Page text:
Sgt. Trevor Leeson shares a life lived in the Canadian Air Force


RD-Trevor-Leeson-3MANITOWANING—While much of The Expositor’s past Remembrance Day coverage has focussed on the veterans of the First and Second World Wars, it is important to realize that there are many more veterans who also walk among us, quiet in their pride of having served their country. One such veteran is Sgt. Trevor Leeson of Manitowaning, who recently retired after 24 years of service with the Canadian Air Force.

Not unlike those veterans of wars past, Sgt. Leeson enlisted at the tender age of 17 in 1988, requiring his mother Gail Leeson’s signature to do so, just two weeks shy of his graduation from Manitoulin Secondary School. Sgt. Leeson’s older brother Shane was also in the forces, a tank commander with the 8th Canadian Hussars at the time.

It was as a teenager in Little Current that Sgt. Leeson first fell in love with aircraft, recalling the Coast Guard’s big yellow Labrador helicopter coming to Little Current’s Spider Bay Marina, where his father Weston was the manager, and giving him the ride of a lifetime. The helicopter was involved with a search and rescue demonstration through the Little Current Volunteer Fire Department. It was also in 1988 that a Hercules aircraft made a visit to the grand opening of the Manitoulin-East Airport, another highlight for the impressionable youth.

“Shane,” he said, “helped mentor me and opened my eyes to a career in the Canadian Forces. If it wasn’t for him, I doubt my mother Gail would have signed my permission to join at the age of 17.”

It was also Shane who encouraged his younger brother to specialize, which he did, choosing to train as a performance-oriented electronic technician with the Air Force at the Canadian Forces School of Communications and Electronics at CFB Trenton following recruit school at CFB Cornwallis in Nova Scotia.

“I was the youngest guy wherever I went,” Sgt. Leeson laughed.

The teen excelled in training and made a point of furthering his education any chance he got.

The young recruit began by repairing aircraft electronic systems then moved on to the Canadian Forces School of Aerospace Technology and Engineering at CFB Borden.

“I didn’t realize when I joined how much training was involved—I trained until I was 19,” Sgt. Leeson explained.

“I wanted to start on the biggest aircraft I could—the Boeing 707 and the Hercules—and got my wish,” he smiled at the thought. “I was posted to CFB Trenton and from there, continued on to apprenticeship training, doing exactly what I wanted to do.” It was in Trenton where he met his wife Trish who is from that Lake Ontario community.

“I pretty much saw the world by the age of 20, ‘cause when an aircraft breaks, it breaks anywhere in the world,” he added.

It was while he was on leave in Germany, visiting his brother who was stationed there at the time, that he and his crew were called to be a part of Operation Friction and the Gulf War in 1989. Sgt. Leeson was also involved in supporting operations in the Balkan conflict, delivering food and medical supplies to Africa, with many stopovers in bases in Doha, Qatar, Aviano, Italy and CFB Lahr, West Germany.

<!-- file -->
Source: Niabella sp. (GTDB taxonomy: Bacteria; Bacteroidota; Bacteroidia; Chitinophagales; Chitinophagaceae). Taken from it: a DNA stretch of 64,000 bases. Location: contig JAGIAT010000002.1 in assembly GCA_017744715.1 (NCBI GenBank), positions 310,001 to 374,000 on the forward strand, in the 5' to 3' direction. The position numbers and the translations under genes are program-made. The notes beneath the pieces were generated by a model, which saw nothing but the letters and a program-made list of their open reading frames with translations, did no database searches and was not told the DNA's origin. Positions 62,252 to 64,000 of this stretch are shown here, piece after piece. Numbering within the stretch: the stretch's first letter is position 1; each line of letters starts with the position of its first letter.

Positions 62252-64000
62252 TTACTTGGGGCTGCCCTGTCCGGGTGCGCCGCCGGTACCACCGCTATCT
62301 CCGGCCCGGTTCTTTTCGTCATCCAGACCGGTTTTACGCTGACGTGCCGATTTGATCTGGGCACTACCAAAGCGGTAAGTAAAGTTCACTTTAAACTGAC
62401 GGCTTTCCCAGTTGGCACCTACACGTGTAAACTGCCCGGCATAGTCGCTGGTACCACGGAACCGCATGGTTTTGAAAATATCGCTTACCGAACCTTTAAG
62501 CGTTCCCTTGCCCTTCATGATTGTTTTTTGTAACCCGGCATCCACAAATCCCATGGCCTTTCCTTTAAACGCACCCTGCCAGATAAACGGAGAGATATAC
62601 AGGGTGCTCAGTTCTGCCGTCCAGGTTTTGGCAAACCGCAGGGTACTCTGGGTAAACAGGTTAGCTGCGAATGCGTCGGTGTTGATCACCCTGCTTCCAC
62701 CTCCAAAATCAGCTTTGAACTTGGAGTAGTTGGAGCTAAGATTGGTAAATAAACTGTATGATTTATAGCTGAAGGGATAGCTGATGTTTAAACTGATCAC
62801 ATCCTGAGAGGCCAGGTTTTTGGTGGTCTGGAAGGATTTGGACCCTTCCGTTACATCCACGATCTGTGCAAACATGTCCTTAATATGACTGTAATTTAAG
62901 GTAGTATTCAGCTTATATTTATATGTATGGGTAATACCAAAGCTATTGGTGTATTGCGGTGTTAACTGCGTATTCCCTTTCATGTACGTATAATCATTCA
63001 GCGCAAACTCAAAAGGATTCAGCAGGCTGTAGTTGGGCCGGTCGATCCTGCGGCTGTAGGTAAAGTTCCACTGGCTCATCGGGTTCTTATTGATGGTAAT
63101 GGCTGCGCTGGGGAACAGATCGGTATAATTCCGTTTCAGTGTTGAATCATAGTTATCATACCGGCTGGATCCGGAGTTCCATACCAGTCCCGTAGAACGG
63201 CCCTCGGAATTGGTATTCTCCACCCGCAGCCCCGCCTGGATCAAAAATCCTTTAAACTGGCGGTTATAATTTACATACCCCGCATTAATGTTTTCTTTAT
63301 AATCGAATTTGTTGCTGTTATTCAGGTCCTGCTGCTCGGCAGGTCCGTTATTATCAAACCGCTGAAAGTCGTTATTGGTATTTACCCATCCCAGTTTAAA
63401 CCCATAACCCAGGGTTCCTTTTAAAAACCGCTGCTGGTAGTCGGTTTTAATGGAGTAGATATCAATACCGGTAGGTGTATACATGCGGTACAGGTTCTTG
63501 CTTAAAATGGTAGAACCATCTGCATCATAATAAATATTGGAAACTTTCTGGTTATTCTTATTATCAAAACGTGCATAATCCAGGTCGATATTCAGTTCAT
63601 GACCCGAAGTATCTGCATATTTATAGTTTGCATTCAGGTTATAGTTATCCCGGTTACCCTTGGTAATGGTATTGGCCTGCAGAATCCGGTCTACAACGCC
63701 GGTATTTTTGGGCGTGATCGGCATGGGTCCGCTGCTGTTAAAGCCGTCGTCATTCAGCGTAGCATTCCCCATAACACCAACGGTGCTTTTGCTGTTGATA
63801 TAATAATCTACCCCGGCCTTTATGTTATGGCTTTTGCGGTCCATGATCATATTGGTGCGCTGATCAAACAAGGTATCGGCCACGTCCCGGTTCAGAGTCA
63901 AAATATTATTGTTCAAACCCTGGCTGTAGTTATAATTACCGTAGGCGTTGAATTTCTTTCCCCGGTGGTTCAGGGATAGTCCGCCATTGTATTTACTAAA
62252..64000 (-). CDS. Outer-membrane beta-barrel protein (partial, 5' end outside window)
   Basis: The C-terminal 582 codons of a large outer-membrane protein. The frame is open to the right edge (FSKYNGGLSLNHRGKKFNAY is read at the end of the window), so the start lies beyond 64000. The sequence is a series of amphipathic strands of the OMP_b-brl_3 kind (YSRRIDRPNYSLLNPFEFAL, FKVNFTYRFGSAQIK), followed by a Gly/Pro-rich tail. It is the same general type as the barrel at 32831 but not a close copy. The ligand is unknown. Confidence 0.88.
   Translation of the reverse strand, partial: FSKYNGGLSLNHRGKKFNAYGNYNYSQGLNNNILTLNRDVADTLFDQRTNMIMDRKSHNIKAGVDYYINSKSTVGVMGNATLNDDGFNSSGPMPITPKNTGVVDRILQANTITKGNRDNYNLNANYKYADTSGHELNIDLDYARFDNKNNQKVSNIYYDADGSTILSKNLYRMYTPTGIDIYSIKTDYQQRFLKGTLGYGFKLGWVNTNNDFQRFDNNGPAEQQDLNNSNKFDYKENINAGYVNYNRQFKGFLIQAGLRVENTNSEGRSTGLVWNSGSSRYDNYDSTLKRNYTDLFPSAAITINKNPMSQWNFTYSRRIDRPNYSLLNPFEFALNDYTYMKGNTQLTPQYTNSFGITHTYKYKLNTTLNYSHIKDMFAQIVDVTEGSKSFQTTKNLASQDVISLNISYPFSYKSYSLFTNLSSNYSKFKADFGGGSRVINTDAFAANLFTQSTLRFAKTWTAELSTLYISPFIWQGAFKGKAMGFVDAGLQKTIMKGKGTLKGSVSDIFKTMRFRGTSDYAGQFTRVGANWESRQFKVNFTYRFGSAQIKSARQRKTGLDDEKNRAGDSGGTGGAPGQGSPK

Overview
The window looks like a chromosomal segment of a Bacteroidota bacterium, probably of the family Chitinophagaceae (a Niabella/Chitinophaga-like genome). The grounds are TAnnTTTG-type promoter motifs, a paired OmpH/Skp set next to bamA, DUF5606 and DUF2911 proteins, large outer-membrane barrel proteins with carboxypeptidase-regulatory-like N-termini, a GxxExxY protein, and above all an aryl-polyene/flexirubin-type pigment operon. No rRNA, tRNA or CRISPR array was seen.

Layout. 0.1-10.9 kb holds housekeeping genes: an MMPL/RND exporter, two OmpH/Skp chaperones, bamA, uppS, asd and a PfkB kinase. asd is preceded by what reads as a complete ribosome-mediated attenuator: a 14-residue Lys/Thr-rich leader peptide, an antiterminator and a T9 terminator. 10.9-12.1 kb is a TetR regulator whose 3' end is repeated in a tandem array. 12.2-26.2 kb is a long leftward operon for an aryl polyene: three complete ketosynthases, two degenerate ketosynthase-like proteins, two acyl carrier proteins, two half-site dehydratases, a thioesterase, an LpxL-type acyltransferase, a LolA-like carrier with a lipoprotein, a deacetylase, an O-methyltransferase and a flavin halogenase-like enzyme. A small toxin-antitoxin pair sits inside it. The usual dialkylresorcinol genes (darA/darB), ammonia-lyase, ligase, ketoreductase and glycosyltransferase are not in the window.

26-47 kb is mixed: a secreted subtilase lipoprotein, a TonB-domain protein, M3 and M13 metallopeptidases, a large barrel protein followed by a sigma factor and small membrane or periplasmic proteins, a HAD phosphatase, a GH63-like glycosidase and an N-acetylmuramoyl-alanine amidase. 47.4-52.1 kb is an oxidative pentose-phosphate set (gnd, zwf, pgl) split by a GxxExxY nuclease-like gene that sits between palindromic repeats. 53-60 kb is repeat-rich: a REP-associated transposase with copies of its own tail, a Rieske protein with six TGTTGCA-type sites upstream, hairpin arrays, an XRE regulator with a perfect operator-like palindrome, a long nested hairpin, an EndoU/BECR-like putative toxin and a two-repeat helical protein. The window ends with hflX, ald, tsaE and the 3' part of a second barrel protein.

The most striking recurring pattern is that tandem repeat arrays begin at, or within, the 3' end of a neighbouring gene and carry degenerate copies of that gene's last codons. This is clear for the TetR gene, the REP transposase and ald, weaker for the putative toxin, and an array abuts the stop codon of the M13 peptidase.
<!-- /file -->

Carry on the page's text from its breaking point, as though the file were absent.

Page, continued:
By 1993, Sgt. Leeson was selected to take part in training when the 424 Search and Rescue Squadron received Hercules aircraft, cross training on Labrador and Voyageur helicopters. In 1996, the sergeant was then posted to the 103 Rescue Unit in Gander, Newfoundland, which later became the 103 SAR Squadron, thanks to a little help from the Queen’s representative for the event, Prince Phillip (whom Sgt. Leeson’s wife Patricia had the opportunity to meet at the ceremony). (To become a squadron, the queen must ordain the colours.) At Gander he oversaw modifying all of the helicopters (15 of them) with night vision capabilities and, as always, continued with his training, this time in aircraft record keeping and modification writing.

It was at this time that the sergeant decided to specialize in mechanics, which allowed him to be a “jack of all trades,” he said. Out of the three years posted in Gander, 18 months were spent in training on the mainland.

In his “spare time,” Sgt. Leeson also studied social work for one-and-half-years. He is also trained in counselling for post traumatic stress disorder (PTSD), “which was one of the biggest highlights of my career,” as well as becoming an aviation technician (the civilian equivalent is an aircraft maintenance engineer).

The 1990s were a hard time for those in the Forces, with major government cutbacks and pay freezes, “but I was a lifer, and I knew I was a lifer,” he said. “In the ‘90s it was a hard place to be to make money, especially in Newfoundland with the high cost of living.”

However the 1990s also saw a push by the Canadian Forces to make soldiers as well rounded as possible. Sgt. Leeson pulled out a sheet of paper from that time period, scoring him on everything from teamwork to physical fitness to morals.